By The Associated Press
CHEYENNE — Winds gusting up to 45 mph on Tuesday made life difficult for firefighters battling two wildfires in Wyoming, tripling the size of one new fire and collapsing firefighter tents at the other.
“The wind has caused a lot of problems,” U.S. Forest Service spokeswoman Mary Cernicek said.
Cernicek said the Fontenelle Fire — the first major wildfire of the season in western Wyoming — grew from about 300 acres to 2,000 acres on Tuesday due to strong winds.
The fire burning heavy and down timber in the Bridger-Teton National Forest is about 30 miles northwest of LaBarge. It was discovered late Sunday afternoon.
The strong winds grounded three helicopters that had been helping firefighters on the ground, Cernicek said.
“Helicopters can’t operate with 40 mph gusts; it takes away their ability to hover and it takes away the effectiveness of any kind of drops that they do because it just sort of dissipates,” she said.
With the forecast calling for more wind and hot, dry weather, fire managers decided Tuesday that they needed a more experienced fire crew, Cernicek said.
“We need a bigger team,” she said. “There’s a high growth potential for this fire just with the dead and down fuels that are in that area.”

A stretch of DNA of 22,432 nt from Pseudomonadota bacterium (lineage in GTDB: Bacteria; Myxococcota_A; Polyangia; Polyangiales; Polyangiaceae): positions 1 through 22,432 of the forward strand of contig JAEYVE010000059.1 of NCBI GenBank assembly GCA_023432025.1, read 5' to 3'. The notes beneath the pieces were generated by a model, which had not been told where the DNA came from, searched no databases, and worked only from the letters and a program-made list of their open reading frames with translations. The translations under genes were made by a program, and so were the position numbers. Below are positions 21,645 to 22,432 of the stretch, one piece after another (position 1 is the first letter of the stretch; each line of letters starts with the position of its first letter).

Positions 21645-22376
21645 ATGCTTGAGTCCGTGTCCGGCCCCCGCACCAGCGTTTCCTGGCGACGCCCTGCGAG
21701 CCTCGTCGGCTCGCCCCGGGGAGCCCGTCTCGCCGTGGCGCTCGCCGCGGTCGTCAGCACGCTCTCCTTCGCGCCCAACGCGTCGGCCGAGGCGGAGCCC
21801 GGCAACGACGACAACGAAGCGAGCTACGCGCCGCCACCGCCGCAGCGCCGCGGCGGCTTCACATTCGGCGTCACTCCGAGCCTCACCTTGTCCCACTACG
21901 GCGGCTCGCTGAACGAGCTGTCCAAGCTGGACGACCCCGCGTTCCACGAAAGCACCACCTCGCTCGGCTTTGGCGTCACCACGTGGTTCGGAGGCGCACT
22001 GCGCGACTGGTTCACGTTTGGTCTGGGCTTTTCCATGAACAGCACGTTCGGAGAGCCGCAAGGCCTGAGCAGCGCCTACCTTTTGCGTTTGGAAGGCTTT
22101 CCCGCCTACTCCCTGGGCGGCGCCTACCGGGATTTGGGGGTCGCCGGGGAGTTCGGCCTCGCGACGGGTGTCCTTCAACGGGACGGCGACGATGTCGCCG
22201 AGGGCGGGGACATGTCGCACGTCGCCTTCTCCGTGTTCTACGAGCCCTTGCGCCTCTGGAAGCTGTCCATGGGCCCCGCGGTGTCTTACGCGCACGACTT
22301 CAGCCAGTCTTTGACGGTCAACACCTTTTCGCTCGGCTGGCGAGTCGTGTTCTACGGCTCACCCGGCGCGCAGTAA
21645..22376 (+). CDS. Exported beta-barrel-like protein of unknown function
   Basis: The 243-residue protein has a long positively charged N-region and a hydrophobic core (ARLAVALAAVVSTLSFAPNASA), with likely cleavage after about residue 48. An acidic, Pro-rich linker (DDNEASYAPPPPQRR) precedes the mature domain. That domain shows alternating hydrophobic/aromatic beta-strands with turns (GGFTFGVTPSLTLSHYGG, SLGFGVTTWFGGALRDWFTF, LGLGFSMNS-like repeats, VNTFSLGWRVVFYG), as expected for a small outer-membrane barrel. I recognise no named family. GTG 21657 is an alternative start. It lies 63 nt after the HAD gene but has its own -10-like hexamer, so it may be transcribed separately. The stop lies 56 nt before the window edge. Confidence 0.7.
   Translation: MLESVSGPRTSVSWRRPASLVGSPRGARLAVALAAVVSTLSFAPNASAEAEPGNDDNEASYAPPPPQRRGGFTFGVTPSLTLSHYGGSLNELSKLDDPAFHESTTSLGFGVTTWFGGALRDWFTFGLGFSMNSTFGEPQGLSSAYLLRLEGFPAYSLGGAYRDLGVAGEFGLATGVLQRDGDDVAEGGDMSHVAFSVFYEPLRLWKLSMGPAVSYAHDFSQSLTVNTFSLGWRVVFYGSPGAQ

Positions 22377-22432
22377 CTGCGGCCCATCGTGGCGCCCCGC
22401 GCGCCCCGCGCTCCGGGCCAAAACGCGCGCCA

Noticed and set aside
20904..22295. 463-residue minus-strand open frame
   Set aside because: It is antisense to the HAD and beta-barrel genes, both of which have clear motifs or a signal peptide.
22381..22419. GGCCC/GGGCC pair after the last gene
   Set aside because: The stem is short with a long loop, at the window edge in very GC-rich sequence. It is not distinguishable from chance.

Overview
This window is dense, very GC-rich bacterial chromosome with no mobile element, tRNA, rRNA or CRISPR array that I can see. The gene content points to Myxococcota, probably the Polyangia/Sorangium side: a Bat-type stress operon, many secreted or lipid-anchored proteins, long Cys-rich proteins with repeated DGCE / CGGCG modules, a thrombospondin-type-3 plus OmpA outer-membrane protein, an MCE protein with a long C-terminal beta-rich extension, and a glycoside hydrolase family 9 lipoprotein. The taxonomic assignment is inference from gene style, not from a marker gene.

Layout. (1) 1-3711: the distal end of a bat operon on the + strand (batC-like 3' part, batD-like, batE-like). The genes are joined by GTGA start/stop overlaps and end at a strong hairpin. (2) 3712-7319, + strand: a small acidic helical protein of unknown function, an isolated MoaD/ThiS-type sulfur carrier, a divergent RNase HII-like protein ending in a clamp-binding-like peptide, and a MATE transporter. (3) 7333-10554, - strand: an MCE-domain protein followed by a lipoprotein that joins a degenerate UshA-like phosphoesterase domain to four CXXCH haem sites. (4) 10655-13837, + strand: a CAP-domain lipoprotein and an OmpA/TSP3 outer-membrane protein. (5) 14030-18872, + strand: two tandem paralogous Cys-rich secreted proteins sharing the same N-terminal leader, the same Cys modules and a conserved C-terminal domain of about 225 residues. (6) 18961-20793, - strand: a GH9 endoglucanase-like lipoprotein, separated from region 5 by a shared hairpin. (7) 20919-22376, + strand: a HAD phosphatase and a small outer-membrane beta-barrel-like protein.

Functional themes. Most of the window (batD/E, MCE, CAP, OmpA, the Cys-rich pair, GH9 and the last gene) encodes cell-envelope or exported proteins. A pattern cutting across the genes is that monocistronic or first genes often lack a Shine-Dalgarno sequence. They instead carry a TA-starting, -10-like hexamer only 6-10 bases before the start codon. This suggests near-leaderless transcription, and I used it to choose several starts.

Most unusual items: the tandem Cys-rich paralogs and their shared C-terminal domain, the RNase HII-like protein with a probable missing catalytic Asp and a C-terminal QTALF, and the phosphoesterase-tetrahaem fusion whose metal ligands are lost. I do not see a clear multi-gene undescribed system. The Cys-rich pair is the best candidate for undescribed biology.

In east-central Wyoming, strong winds blew down some tents at the command post for firefighters working to contain a wildfire burning in the Medicine Bow National Forest.
“Most of us are in yurts and they’re staked down pretty good, but they’re also getting rattled around,” fire spokeswoman Laura McConnell said over the sound of the wind buffeting the tent around her.
The Russell’s Camp fire has burned about 8 square miles since being discovered June 17. It is 45 percent contained.
“They’re trying to do everything they can to hold the containment lines,” McConnell said.
Firefighters had expected a challenging day because of the forecast that winds could gust up to 45 mph.
McConnell said the fire safety officer warned crews at the start of the day that the fire was “like a grizzly bear sleeping with one eye open.”
“The first chance that it gets to get up and move and start gaining ground, the wind will certainly aid in that run,” she said.
Fire lines were holding late Tuesday afternoon.